Damage Pictures of USS Hartford (SSN 768) | USNI Blog

Damage Pictures of USS Hartford (SSN 768) | USNI Blog
The following images were released by the Navy today. Between these three one can see just about everything there is to see regarding the USS Hartford (SSN 768) damage.

Go and see.  I’m pleasantly surprised she didn’t sink.  The entire conning tower is not just bent front to rear but canted to one side.  I’d guess this means the periscopes don’t work.

I’d second the concerns of the commenters there that she’ll come home on the back of an ocean barge.

Thank goodness only minor injuries reported.


Comments

  1. I’d second the concerns of the commenters there that she’ll come home on the back of an ocean barge.

    Maybe. Maybe not. This is a nuke hull. Is there any precedent piggybacking one out of water that you know of?

  2. Good question. I dont know of a case of lifting one out of the water, though they go into drydock, so there must be a way to secure the reactor. I guess you could drive the Blue Mesa home submerged ( really slowly) or tow it home like a fish in an aquarium.

    Realistically I think it’ll come home very slowly under its own steam.

  3. My best guess (as an old nuc) is that a team from the nearest sub tender will spend a week or three making repairs, then a long, slow trip home.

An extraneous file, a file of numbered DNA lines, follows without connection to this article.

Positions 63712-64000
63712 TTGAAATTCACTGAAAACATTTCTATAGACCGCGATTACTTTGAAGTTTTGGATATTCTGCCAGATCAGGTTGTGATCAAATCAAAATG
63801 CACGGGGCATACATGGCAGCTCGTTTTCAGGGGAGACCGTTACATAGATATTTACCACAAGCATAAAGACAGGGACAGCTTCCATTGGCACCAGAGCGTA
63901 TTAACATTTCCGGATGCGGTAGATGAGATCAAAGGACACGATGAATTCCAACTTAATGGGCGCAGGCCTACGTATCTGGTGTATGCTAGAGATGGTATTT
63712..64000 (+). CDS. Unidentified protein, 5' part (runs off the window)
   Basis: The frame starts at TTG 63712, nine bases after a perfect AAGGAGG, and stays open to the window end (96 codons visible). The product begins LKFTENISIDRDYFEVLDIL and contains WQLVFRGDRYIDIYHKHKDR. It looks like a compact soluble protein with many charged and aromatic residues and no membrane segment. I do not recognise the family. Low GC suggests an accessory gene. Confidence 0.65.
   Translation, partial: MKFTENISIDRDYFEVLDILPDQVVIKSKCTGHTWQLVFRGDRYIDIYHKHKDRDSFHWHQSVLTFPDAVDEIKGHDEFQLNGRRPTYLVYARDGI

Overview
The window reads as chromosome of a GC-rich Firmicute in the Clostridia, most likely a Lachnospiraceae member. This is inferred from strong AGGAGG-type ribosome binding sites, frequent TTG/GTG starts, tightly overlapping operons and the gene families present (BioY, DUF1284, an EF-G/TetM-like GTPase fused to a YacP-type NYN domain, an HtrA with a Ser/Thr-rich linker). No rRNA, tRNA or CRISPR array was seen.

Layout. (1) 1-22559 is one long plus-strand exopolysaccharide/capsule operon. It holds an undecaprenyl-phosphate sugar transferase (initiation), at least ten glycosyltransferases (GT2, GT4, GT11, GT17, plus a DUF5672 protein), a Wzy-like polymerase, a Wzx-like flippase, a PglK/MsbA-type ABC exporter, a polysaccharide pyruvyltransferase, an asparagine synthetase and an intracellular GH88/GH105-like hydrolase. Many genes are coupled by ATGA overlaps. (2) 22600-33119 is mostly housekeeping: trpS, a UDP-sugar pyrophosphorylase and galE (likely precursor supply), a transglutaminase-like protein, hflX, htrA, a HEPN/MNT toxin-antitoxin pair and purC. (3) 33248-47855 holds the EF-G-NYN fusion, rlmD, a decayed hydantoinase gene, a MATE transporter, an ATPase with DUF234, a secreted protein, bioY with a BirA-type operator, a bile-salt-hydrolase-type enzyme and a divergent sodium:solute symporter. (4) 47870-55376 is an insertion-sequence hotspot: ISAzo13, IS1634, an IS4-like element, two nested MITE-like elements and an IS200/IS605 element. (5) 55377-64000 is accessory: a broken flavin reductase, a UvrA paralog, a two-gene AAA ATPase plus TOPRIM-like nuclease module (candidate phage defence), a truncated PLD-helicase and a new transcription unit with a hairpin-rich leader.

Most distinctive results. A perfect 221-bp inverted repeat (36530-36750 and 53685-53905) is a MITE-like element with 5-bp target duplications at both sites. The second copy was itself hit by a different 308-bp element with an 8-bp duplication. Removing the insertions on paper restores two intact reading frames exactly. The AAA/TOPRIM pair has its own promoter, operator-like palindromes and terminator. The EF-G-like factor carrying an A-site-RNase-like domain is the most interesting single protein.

For the sub without planes in the sail, it is mostly just a fairing to hold various masts, and for hydronamics to keep the boat stable underwater. So it is a very light structure.

    While it might be possible to certify a heavy lift ship for nuclear work, it is very unlikely. Remember that even a shut down reactor plant has a significant electrical load, and requirement for 100% reliable source of cooling water. The heavy lift ships are not desinged to provide those services.

    Much cheaper and more practical to have a sub tender make a “house call”. Most likely it can be done with local equipment (cranes, etc) , with tender guys/gals flying in with the parts/tools to do the work.

  4. It may ride the surface back to a suitable shipyard in the South Pacific. They must have scopes and other masts that were damaged. Have fun going around the horn or into the cold water. On the Big N in 1966, we rode the surface coming back from Bermuda. That was only a day or so.

    The only booz damaged was what the officers had charge of. The electricians had no casualties among the bottles. The wash machine spare parts locker worked well.

    Jimbo

  5. Remember that the San Francisco traveled something like 350 miles on the surface with severely damaged ballast tanks before it made it to Guam. From there it traveled to Puget Sound, WA with a temporary patch over the ballast tanks and sonar dome. It had far more damage than the Hartford and it made both trips under its own power.

  6. Glen has some good comments. As an old nuc myself (8 ssbn patrols), the biggest issue will be the watertight security of the hull penetrations of the scopes. Looks like they took a good hit. Can you imagine having to sit on top of the sail like that when pulling into port? I would imagine they will stabilize the sail, then sail her back on the surface to a shipyard. You cant submerge without scopes because you cant surface without scopes.